On 26 January, I plan to celebrate Australia Day with a few a friends. I will reflect on what a great country Australia is. I will also reflect on the significance of that day for Aboriginal Australians in terms of the British arrival - invasion - which resulted in much violence and turmoil for Aboriginal people. But more importantly, I will reflect on the marvellous progress made in race relations as evidenced by our celebration of Aboriginal people, their culture, achievements and contributions to making Australia what it is, and how this can be advanced even more.
But not everyone views Australia Day so positively, and I have written about this before. There are some sectors of the Aboriginal community who at this time every year engage in fairly pointless Australia Day protests. Sadly, the myth still prevails that people who celebrate Australia Day are celebrating the harm that was done by the British invasion and that celebrations on this day cause distress and offence. That is simply not true. While the origins of our Australia Day celebration may be tied to colonisation, our reasons for celebration today are far different – a great country, mateship, a day off work, food and drink, and great Aussie weather.
At about this time last year, that Malcolm Turnbull was reported as saying that he was “urgently seeking novel ideas to break the deadlock ahead of what is expected to be another damning Closing the Gap report.” For Australia Day 2017, I think it is appropriate to discuss some novel ideas. I will discuss what many people already know but have been too afraid to say given the politically correct environment we live in. This PC environment, I believe, is doing almost as much harm to Aboriginal people as drugs and alcohol. It stifles debate. So before continuing, let’s decide that we will not be gagged from saying what needs saying just because some people will take offence.
First, let’s abandon the myth that government should and will – and indeed can - fix everything for Aboriginal people. This is not true for the general population so why should it be true for Aboriginal people? Twenty-six years ago, the Final Report of the Royal Commission into Aboriginal Deaths in Custody stated: “There is no other way. Only the Aboriginal people can, in the final analysis, assure their own future.” That doesn’t mean doing it alone - as government surely has a significant role to play - but it does mean the people must be actively engaged in finding and implementing solutions if there is to be any closing of the gap.
To suggest that government need to fix everything communicates the message that Aboriginal people are weak. This belief likely creates a self-fulfilling prophecy whereby many Aboriginal people in effect see themselves as so weak that some are distressed because January 26 is called Australia Day.
Second, is the similarly extreme view that Aboriginal affairs is solely the responsibility of Aboriginal people and only they must be allowed to voice opinions. Let me be clear on one crucial matter – Aboriginal affairs is every Australian’s business. Aboriginal people are Australian citizens with the same rights as other Australian citizens. For far too long the ‘Aboriginal industry’ has attempted to keep its doors closed while it conducts its ‘secret Aboriginal business’ funded by the tax payer. We are all in this together - so let’s start working together.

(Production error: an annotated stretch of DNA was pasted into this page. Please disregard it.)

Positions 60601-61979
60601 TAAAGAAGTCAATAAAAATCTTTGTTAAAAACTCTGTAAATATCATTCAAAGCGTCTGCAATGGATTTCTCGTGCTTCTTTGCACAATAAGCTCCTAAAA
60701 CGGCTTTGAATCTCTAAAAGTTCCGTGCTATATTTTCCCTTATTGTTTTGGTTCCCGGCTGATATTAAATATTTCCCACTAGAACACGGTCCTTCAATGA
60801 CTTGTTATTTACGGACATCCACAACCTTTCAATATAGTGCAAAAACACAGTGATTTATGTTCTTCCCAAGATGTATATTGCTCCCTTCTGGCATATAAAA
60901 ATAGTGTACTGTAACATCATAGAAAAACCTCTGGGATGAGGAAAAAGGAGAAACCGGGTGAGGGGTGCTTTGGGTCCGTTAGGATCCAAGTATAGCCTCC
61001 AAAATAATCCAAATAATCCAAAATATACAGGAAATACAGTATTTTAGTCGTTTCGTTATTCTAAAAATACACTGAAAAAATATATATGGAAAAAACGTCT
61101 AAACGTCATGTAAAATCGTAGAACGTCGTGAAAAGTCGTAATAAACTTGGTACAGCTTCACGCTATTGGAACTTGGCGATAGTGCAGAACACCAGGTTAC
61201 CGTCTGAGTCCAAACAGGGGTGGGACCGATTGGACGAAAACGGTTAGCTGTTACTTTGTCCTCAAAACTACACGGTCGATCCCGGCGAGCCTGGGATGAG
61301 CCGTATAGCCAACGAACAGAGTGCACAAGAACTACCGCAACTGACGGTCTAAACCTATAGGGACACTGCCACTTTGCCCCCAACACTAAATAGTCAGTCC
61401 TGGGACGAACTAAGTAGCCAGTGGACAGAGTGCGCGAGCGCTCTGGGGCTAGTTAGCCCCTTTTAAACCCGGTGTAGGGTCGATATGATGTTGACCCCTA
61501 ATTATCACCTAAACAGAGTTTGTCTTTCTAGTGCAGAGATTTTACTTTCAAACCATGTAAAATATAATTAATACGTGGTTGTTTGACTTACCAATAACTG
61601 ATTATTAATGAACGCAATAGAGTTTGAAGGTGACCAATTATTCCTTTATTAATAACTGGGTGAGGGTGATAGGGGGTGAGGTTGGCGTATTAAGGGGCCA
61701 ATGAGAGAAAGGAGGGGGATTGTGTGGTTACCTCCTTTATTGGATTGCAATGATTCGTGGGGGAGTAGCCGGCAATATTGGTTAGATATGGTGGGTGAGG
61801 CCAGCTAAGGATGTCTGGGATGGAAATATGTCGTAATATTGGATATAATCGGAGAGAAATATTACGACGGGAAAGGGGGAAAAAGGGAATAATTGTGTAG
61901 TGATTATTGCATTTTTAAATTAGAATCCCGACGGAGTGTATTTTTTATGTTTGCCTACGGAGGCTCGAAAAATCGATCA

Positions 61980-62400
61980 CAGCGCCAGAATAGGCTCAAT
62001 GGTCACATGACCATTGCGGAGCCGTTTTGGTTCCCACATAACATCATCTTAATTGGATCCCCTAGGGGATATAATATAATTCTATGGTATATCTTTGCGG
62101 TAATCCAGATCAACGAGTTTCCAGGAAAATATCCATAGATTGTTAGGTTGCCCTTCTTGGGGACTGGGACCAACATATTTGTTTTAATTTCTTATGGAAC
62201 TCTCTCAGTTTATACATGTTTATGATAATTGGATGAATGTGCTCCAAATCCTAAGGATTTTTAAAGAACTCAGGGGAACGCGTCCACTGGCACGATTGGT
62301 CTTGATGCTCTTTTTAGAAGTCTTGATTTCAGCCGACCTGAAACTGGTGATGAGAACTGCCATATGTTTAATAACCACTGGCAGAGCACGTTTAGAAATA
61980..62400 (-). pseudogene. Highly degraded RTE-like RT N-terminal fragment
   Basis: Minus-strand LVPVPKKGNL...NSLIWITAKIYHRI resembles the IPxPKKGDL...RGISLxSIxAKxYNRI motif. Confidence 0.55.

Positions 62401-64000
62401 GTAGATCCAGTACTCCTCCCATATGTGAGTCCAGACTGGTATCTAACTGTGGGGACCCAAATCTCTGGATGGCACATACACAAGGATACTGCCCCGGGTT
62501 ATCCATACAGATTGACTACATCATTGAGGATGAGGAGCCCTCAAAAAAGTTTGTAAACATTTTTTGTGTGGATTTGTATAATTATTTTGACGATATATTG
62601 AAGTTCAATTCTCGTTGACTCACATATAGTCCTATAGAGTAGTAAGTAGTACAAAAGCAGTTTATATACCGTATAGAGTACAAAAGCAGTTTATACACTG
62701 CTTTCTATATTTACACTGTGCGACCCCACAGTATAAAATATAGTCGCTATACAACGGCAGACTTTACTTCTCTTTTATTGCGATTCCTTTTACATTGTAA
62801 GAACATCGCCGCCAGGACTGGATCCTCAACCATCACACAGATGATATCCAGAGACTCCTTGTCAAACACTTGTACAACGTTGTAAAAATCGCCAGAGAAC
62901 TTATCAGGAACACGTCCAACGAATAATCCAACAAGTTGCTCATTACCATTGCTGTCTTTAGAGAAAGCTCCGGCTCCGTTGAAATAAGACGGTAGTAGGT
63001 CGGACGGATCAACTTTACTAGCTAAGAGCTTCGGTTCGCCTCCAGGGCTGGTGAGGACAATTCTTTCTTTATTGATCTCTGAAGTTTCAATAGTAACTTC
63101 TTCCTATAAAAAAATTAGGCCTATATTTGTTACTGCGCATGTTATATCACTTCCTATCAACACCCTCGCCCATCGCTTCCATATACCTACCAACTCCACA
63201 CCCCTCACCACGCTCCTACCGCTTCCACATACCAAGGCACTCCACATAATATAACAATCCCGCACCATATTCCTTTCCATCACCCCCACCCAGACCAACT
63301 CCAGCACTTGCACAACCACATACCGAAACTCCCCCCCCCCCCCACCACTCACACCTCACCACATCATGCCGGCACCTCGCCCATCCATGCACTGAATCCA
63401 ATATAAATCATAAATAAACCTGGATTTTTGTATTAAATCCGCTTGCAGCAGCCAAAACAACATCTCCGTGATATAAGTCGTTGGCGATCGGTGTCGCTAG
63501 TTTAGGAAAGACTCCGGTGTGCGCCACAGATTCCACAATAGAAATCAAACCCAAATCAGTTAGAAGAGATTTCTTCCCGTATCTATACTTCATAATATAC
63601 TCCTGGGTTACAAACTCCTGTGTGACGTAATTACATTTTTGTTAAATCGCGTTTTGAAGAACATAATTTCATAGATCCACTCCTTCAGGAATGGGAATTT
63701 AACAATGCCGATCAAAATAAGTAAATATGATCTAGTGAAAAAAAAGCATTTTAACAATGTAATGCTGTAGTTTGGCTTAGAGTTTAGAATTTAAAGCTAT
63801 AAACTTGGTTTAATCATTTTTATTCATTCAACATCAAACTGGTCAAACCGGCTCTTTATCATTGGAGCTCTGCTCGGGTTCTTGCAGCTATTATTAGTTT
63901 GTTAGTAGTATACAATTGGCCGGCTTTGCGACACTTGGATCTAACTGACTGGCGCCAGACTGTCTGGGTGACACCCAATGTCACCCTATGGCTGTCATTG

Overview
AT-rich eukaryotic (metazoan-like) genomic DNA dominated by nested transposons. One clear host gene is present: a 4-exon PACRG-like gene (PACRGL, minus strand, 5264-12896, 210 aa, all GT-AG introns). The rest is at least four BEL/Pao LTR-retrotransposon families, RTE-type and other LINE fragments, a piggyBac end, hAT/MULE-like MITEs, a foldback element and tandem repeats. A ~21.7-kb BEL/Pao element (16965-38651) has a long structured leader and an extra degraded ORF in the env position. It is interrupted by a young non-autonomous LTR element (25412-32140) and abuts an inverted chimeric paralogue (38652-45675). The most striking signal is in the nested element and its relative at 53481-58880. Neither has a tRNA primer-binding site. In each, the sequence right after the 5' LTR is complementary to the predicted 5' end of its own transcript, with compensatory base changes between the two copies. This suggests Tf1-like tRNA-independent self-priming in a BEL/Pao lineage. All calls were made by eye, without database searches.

Third, there is a need to challenge the largely unquestioned belief that Aboriginal people are vastly different from other Australians, and as such require special treatment. While there may be some differences between Aboriginal Australians and their non-Aboriginal brothers and sisters, the commonalities, I believe, far outweigh any differences. All people have the need to live in safe and clean environments, need an education that equips them for the modern world, need to engage in some form of service to their local and broader communities, and need access to basic goods and services such as modern health facilities and fresh food.
This belief that Aboriginal people are a different species with a culture that requires endless special programs has kept an Aboriginal industry thriving and built academic careers – but achieved remarkably little for most Aboriginal people on the ground. Where real cultural differences exist they should be respected, as they are for others, but differences must not become stumbling blocks that prevent Aboriginal people from participating in the mainstream. So many successful Aboriginal people have already proven that they can participate without compromising their cultural identity. They have made us a better Australia, so let’s follow their lead.
Finally, breaking the deadlock will require leaders and others of influence – both Aboriginal and other Australian - to make unpopular decisions. It will require reallocating resources to where most gain is to be made. It will also mean discussing some elephants in the room: drug and alcohol abuse, family violence, child neglect. Now, sadly, attention is given to distractions such as a treaty, sovereignty, and allegations of universal racism.
Unless these ideas are embraced in 2017, very little will change. Too many Aboriginal people will continue to live in the most impoverished and unsafe environments. We know what works. Let’s not be distracted by ‘quick fixes’ and protests, however specious. Aboriginal people are Australian citizens and are entitled to what Australia has to offer. But let’s abandon the ‘us-them’ mentality in favour of an ‘Australians All’ mentality. Because until it is all of us there can be no justice. And as long as Aboriginal people are diminished, all Australians are diminished. On this Australia Day, please remember that are all in this together.